The Zimbabwean economy is currently under unprecedented strain. The country is half-paralysed by national strikes and the army is embroiled in the civil war in the Democratic Republic of Congo, in support of the regime of Laurent Kabila, a would-be Mobutu whose iron heel has been hobbled only by the absence of backing from the United States and Europe. In Zimbabwe there’s little public support for the intervention in the Congo, which is generally believed to be designed to protect the Zimbabwean President’s personal financial interests there.
Mugabe himself was in London recently, but not on official business. What was he doing? He was doing his Christmas shopping, naturally. It’s reminiscent of the most notorious African autocrat of all, Idi Amin Dada, who lives now in well-upholstered exile in Saudi Arabia. Back in 1971, it is said, President Amin arrived unannounced one day at Heathrow in his private plane. An audience with the Queen was rapidly arranged. She asked him to what she owed the unexpected pleasure of his visit. Her 18-stone guest, a heavyweight among modern tyrants—on his way to becoming one of the most bloodstained—reportedly told her that in Uganda it was very difficult to find a pair of size 14 shoes.
…Castro, Gaddafi, Saddam Hussein…
How they love to shop, these big men. They’ve taken the old wisecrack to heart: when the going gets tough, they go shopping. And when they finally get the chop, they shop on. It seems to be a cross-cultural phenomenon: the Imelda Marcos syndrome. Babydoc Duvalier, former dictator of Haiti, exiled to France, was a great one for boutiques too. That was until his wife made off with all the money.
How unfortunate for Mengistu that, owing to the precedent set by the Pinochet case, he could not risk accompanying his host, Robert Mugabe, on his jaunt to see the Christmas lights in London. But maybe Mengistu also has an inkling that his patron’s days are numbered. It was reported recently that he had been discussing political asylum with diplomats from North Korea, a country whose leader is another of the surviving members of the now depleted Dictators’ Club. It was North Koreans who trained the notorious Fifth Brigade of the Zimbabwean Army, which was involved in the murder of dissidents in Zimbabwe in the early 1980s. And North Korean iconographers working in Ethiopia painted the huge portraits of Mengistu that dominated the streets of Addis Ababa back in the days of the personality cult.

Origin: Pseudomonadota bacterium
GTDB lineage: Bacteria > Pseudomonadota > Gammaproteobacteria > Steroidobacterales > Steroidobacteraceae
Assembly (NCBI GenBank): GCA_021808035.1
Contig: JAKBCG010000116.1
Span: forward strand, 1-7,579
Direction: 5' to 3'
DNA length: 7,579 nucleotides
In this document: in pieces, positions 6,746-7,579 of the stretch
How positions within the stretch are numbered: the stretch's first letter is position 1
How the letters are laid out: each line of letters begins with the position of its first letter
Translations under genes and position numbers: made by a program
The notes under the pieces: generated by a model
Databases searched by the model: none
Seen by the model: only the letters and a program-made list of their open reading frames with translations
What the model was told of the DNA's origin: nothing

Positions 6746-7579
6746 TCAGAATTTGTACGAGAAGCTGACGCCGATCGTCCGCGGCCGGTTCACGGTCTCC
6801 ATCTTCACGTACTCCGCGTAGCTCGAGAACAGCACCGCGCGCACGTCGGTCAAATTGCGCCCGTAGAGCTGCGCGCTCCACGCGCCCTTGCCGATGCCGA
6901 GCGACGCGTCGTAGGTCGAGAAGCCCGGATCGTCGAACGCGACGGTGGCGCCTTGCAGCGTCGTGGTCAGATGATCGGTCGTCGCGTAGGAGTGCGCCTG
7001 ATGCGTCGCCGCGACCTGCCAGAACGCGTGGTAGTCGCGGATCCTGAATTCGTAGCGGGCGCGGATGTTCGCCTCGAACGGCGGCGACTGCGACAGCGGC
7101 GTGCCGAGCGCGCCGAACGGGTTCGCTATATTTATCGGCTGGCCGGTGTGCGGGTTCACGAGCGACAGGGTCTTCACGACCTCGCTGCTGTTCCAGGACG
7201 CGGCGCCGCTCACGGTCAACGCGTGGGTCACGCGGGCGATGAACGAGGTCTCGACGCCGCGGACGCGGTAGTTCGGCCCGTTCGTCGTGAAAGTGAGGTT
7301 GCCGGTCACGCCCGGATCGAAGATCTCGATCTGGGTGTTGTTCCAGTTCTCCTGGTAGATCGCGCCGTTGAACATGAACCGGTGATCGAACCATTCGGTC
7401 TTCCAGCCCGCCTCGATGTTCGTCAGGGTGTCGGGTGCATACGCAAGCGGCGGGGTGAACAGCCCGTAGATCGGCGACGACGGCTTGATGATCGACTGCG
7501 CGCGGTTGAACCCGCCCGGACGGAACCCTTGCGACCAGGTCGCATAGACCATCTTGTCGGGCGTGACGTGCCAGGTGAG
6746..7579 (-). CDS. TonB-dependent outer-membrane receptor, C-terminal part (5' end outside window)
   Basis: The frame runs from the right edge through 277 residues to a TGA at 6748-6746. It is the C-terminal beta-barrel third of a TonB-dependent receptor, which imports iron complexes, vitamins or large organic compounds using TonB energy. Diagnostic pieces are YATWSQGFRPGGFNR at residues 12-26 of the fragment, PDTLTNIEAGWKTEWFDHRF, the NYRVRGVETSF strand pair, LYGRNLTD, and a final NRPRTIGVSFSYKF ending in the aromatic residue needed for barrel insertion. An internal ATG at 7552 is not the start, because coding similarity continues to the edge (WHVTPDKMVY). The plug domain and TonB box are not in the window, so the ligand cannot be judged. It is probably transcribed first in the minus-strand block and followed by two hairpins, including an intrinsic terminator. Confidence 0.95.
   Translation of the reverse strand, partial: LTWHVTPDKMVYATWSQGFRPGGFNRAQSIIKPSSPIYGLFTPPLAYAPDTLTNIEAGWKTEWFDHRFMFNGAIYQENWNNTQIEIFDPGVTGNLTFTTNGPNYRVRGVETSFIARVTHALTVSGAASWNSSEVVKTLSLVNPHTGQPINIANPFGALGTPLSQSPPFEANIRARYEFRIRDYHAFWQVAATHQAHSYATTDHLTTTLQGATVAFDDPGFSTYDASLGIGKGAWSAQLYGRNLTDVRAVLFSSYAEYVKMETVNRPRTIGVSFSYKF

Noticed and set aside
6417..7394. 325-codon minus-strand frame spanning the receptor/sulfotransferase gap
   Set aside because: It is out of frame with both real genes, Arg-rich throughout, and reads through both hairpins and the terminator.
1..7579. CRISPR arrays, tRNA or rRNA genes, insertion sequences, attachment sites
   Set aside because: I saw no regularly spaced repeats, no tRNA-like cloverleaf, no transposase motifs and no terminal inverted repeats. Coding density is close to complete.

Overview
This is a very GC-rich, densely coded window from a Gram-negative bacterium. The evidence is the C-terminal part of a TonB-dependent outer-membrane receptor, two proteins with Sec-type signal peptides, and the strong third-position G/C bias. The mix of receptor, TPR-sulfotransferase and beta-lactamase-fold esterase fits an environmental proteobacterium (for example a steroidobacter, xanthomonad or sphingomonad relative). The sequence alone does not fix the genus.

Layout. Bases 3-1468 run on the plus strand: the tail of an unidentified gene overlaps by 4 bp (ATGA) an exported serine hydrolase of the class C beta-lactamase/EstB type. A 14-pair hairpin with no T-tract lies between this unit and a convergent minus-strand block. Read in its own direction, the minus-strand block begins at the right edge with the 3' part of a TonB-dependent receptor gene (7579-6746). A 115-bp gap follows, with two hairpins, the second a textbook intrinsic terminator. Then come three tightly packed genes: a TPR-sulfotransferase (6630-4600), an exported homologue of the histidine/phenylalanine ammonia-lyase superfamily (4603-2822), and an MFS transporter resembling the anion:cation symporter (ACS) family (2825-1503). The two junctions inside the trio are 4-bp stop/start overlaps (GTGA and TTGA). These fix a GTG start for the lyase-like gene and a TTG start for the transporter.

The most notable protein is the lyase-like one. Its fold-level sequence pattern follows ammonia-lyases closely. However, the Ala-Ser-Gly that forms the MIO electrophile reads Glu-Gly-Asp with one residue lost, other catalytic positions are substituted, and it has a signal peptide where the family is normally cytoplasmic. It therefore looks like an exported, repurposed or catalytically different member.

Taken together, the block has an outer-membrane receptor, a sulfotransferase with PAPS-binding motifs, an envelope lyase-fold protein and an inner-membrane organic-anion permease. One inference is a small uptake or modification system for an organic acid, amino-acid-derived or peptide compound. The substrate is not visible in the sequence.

…send them all to Pyongyang
Mengistu in Pyongyang. Now there’s a capital idea. And here’s a better one: why don’t they all go there—all the dictators—and not come back? Why not sentence them to life in exile—in North Korea, the phantom zone of global politics. The North Korean President, Kim Jong Il, son and successor of Kim Il Sung, would surely be particularly pleased to welcome Babydoc Duvalier, who is a fils de papa just like himself.
Babydoc and Kim. Mengistu, Mugabe and Amin. Pinochet, Stroessner and Castro. And Suharto, Gaddafi and Saddam. Let Pyongyang be their prison. All together in one run-down villa without heat or running water or internet access. With nothing to read except the UN Declaration on Human Rights. Let them do their Christmas shopping in the empty arcades of the North Korean economic disaster, where they’ll have plenty of time to decide who plays Santa Claus.
It may seem unfair to the long-suffering people of North Korea to impose this bunch of kleptocrats on them. But the day freedom comes they could become a tourist attraction. The public architecture of Pyongyang is already a kind of Dictators’ Disneyland, a museum of totalitarian kitsch. These superannuated autocrats could form the core of a living exhibit of bad government. And then—as they die off and are embalmed—a mausoleum of dictatorship, a memorial to the old days when political wickedness was embodied in all-powerful leaders. ✭